Get out


American artist Andy Warhol predicted that in the future everyone would be famous for 15 minutes. Here we are in “the future” with 7 billion people in the world, so that’s 105 billion 15 minutes of fame to fit everyone in. An 80 year life consists of roughly 2.8 million 15-minute segments. So for everyone to get their 15 minutes in the limelight, we need 37,500 media markets producing palpable levels of fame for a new individual every 15 minutes. 

What if we got out of our tents and into the streets? What if each of our camps organised something to bring the love, joy, faith and excitement that is wrapped up in our camps to the community in which they are located?

However we define fame, it may not be making it big for the 15 minutes between 3.15 and 3.30 am in the world’s 37,500th most important media market. But has social media made all of us stars in our own very small world? Maybe. But are we missing out on something in the process? 

In the ‘70s, Australia ran a public service campaign, “Life. Be in it.”, featuring “Norm” turning off the TV and getting active. A good idea, but the amount of time Australians spend watching screens has actually increased dramatically in the years since that ad campaign. 

To underscore our screen obsession, a recent parody asked what the TV show Friends would look like if remade today. Its answer? A group of hipsters absorbed in their phones, ignoring each other, only stopping to take selfies, and decidedly annoyed when someone interrupts their Instagram session by splashing fountain water. “I’ll be there for you.” Or not. 

And it’s not just hipsters. We recently moved, and our home internet provider informed us it would take six weeks to connect our wireless internet. At first, it was a crisis. But then the oddest thing happened. With no internet, we found we talked to each other more, read more, played more games together, and got out and enjoyed life a little more. After a couple of weeks of this forced diet of reality, we’ve decided we rather like it more than staring at screens. So we’re now flying TV and internet free at home.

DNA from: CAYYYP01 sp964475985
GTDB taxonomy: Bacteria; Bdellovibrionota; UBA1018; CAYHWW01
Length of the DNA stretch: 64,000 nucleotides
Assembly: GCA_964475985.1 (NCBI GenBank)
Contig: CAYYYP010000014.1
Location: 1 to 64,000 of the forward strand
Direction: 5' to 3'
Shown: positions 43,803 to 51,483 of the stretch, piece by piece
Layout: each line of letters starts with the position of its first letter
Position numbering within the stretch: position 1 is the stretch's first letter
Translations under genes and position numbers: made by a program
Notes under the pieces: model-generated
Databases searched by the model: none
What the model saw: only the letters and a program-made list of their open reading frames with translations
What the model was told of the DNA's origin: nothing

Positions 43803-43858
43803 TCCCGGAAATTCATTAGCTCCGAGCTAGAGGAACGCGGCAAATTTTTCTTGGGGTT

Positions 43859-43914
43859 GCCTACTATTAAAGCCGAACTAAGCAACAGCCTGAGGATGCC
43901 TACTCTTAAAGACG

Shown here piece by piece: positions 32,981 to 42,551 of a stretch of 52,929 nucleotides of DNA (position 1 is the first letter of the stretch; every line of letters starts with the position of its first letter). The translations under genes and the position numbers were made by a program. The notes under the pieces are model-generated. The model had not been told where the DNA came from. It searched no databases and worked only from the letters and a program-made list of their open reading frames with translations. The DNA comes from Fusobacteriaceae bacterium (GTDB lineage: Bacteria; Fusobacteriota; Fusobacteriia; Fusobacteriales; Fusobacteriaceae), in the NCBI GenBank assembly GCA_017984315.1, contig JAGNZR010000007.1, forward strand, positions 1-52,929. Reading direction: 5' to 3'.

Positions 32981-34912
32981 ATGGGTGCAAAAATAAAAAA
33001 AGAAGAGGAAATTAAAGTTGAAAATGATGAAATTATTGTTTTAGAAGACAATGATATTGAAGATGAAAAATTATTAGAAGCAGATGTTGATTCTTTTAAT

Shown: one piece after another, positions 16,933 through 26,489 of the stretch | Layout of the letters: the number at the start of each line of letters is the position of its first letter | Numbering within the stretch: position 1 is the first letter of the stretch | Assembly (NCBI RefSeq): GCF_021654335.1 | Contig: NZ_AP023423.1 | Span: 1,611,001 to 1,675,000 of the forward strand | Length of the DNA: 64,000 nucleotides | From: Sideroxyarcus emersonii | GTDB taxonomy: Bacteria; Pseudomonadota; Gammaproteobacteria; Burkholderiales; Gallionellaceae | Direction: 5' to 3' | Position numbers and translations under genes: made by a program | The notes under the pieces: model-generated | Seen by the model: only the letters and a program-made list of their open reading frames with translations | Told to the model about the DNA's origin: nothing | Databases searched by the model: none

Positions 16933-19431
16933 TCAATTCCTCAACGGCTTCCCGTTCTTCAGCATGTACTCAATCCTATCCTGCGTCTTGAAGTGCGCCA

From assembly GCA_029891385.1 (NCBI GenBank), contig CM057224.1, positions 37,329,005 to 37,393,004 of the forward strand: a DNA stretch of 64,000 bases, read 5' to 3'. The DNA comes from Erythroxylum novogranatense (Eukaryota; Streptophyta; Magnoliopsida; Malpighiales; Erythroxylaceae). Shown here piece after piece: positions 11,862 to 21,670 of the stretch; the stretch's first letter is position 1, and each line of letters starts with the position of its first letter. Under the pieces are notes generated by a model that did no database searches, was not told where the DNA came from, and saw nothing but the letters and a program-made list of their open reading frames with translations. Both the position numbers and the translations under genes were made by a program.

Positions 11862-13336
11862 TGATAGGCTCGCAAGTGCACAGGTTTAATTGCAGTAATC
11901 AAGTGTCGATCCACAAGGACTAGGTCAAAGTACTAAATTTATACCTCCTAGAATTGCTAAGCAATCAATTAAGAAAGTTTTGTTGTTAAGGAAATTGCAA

Real life has, it turns out, a lot to recommend itself.

I wonder if as an Adventist community we might also want to consider the benefits of real life a little more closely. I’ve now been to seven conference camps in Australia. Each was a pleasure in its own way. South NSW has the mountains, North NSW the beach, Tassie a great town, South Australia the vineyards and Northern Australia a beautiful river. What about South Queensland? You’re in Queensland, isn’t that good enough? And of all the camps we’ve been to, we managed to have the best time in WA—even though it’s not by water, mountains or vineyards.

All the camps had great speakers. Fabulous music. Wonderful people. And some pretty good food, too. But most were almost completely invisible to anyone outside the campground. Which makes me wonder if we’re a little more like the hipsters in the Friends parody than we might think—so absorbed within ourselves we miss out as the rest of the world passes us by? 

What if we got out of our tents and into the streets? What if each of our camps organised something to bring the love, joy, faith and excitement that is wrapped up in our camps to the community in which they are located?

Wouldn’t it be something special if the North Australian camp put on a concert down on Townsville’s glorious Strand? When I last visited Townsville, a group of dreadlocked fire-eaters were putting on an impromptu show by the water’s edge. If they can do it, can’t we? 

And wouldn’t it be fabulous if that amazing band and choir I enjoyed in WA took their worship down to Langley Park for a lunchtime concert for city workers? Why not serve up a lunchtime feast of beautiful music, with a good slice of the gospel in the middle? In South Australia, our camp coincides with the Barossa Vintage Festival. We invite the community to a concert, which is terrific but shouldn’t we be in that parade as well, celebrating our 100 year contribution and communicating our message? Wouldn’t it be great if the best of the music from the South Queensland camp was performed at Streets Beach on Brisbane’s South Bank? And why not a concert at Devonport’s Bluff Beach?

Yes, it would be time-consuming, complex and distracting. But shouldn’t we make church a little dangerous again? Isn’t church all about reaching the whole world, not just our microcosm? Why hide our lamp? There’s a real world out there. Let’s get out more.

James Standish is editor of Adventist Record.